We purchased a Cavapoo puppy a few weeks back. Since then, a few people have asked us how much it cost us. There are no UK-specific Google articles I could find on this subject. So, in this post, I will share how much we paid for our Cavapoo puppy, Alfie. I’ll also go into where we bought him, and how much he has cost us since.
I purchased a large, heavy shelf and was planning to put it up on an interior, hollow wall. Realising that I really needed to make sure it wouldn’t come down because, if it did, it would land on my bed and cause serious damage to my partner and I if it happened at night. I also didn’t want to have to pay a tradesman to come and put up my shelf for me. That would be expensive- potentially costing more than the shelf! So I did a little research on how to put up something heavy on plasterboard.
The Covid-19 Coronavirus pandemic has seen 25% of the value of the S&P 500 wiped out in the last 30 days. People are in quarantine, people are losing their jobs and people are dying. We are living in unprecedented times and many are anxious for what the future holds.
If, like me, you are young, without health issues, and in a stable job that allows you to work from home then you are privileged. It goes without saying that the privileged amongst us must do what they can to support those who are vulnerable. Beyond this, putting social and health issues to one side for just a moment, it is permissible to consider whether there is any silver lining to the current situation. Indeed, as distasteful as it may sound, those belonging to Generation Y or Z, in particular, should reflect on whether this crisis might equally veil opportunity. I am referring to a much-needed break for young people: to be able to invest in stocks at prices below “fair value” for the first time in their lives!
It’s been a year and three months since I sold my first property. Since then, going back to being someone’s tenant hasn’t been too bad. Our £1,200 / month rent is pretty reasonable for the one-bed flat my girlfriend and I have in East London. East London is great and my 20-minute commute convenient. But our flat is pretty cramped and, more importantly, it’s not really ours. So, ready to buy together, this is why we are now moving and, after 7 years of living in London, I am excited to be moving outside of the capital!
It’s the second time I have now gone through the property-purchase process. Therefore, I thought I would write an end to end guide for anyone else who is about to embark on this journey.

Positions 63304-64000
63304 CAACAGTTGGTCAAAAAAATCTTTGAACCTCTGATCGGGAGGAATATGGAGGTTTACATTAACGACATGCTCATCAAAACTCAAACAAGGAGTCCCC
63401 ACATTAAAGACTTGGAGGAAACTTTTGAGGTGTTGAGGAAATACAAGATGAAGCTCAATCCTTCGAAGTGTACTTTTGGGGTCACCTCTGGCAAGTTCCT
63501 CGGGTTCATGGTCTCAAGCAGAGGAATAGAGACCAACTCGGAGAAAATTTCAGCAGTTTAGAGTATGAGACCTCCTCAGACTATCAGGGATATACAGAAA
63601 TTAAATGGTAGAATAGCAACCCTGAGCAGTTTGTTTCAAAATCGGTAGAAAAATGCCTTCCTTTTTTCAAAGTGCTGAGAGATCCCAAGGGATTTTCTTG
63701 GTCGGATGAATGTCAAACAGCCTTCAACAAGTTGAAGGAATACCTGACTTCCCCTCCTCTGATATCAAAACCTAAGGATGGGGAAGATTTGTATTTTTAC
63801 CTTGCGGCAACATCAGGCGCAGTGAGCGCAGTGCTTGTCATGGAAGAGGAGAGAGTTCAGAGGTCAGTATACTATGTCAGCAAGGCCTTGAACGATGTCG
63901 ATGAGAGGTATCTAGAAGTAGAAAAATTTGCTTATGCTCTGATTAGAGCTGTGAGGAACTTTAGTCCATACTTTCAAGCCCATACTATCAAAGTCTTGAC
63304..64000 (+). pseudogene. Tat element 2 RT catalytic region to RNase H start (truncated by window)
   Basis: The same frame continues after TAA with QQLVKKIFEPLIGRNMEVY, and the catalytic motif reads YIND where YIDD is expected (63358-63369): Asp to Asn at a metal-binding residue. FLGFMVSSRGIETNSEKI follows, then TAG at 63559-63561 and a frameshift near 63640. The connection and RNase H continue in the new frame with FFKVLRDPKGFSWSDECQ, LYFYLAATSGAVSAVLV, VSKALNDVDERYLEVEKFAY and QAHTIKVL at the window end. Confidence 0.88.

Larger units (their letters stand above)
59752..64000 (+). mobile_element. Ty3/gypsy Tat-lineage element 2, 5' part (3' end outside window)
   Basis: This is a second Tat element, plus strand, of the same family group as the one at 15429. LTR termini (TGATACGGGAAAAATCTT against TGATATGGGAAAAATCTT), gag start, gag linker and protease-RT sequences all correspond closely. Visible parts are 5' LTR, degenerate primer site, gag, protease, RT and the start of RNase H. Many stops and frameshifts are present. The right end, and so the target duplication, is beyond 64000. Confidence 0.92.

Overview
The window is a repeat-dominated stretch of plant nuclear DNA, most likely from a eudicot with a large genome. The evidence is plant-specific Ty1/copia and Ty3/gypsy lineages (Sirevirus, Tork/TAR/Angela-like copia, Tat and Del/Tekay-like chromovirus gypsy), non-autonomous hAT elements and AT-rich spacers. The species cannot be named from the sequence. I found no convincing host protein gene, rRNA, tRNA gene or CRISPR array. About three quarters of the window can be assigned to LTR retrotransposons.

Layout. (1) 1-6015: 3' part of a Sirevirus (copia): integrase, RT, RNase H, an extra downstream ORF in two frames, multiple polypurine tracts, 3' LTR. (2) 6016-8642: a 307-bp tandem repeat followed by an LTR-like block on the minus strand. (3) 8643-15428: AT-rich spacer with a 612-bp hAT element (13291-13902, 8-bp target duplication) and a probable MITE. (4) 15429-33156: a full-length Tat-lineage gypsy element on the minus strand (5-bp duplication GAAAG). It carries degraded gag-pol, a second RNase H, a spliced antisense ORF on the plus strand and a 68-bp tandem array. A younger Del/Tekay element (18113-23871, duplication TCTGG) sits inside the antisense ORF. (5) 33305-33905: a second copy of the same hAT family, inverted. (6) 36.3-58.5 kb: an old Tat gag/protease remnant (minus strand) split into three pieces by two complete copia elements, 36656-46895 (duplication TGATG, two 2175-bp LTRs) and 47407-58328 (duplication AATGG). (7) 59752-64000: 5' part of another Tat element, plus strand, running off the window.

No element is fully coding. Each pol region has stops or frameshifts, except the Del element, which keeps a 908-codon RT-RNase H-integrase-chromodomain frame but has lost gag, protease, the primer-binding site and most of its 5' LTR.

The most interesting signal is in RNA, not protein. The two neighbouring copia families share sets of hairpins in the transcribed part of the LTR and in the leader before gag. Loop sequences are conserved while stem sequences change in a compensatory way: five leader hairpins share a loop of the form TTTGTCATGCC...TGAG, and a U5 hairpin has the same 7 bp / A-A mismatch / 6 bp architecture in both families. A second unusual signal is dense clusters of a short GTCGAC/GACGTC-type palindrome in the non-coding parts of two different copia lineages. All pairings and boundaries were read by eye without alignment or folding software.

Curve is a new generation of debit card. A “Smart Card”. Curve is not a bank nor a prepaid card. The best way to think about Curve is a card that is powered by your existing debit and credit cards. That is to say, when you pay for something with Curve, the transaction takes place between Curve and the company you’re purchasing from. Before the transaction is fully processed, Curve requests for authorisation from the underlying card that you’ve selected to power your Curve card. For those interested, a more technical and detailed explanation of this process can be found here.
Let me start by saying that stocks and bonds are not mutually exclusive. Indeed, a smart investor keeps a balanced and diverse portfolio that reflects their age, attitude to risk and personal set of circumstances. That said, as we go into 2020, if your portfolio is sitting heavy in equity investments you may wish to look at redistributing some of that towards bonds. Now, let me explain why…
The Help to Buy Equity Loan scheme has been available since 2013 and yet many people are still unfamiliar with it. In short, it is a loan from the government worth up to 20% of the property’s value (up to £600,000) to help people get on, or move up the ladder.
My girlfriend and I completed on the purchase of a property using the HTB scheme in March 2020 so I have first-hand experience of the application process and living in a new-build home. What follows is a summary of the extensive research I conducted prior to deciding to purchase a property using Help to Buy. I will start with some FAQs about the scheme…
A Self Invested Personal Pension, aka a SIPP, is a type of pension that gives you control over how you would like to invest your pension savings. Whether that be stocks, funds, bonds or ETFs, the range of choice will be dependant on the SIPP provider you choose. Popular SIPP providers include AJ Bell, Hargreaves Lansdown and the new, app-based PensionBee.
One of the perks of my job includes Vitality health insurance. Through Vitality, if I do a certain number of steps each week (recorded via my Apple watch), I can get a free coffee at Starbucks. It’s a nice little treat on weeks when I’ve walked enough to earn it. The problem is, even on weeks when I’ve not earnt my free coffee, I still find myself wanting one, particularly because there’s a Starbucks near my home that I walk past regularly. At £2.50 per flat white, there are of course more expensive habits out there but buying just one per week would still cost £130 a year. So what other options are there?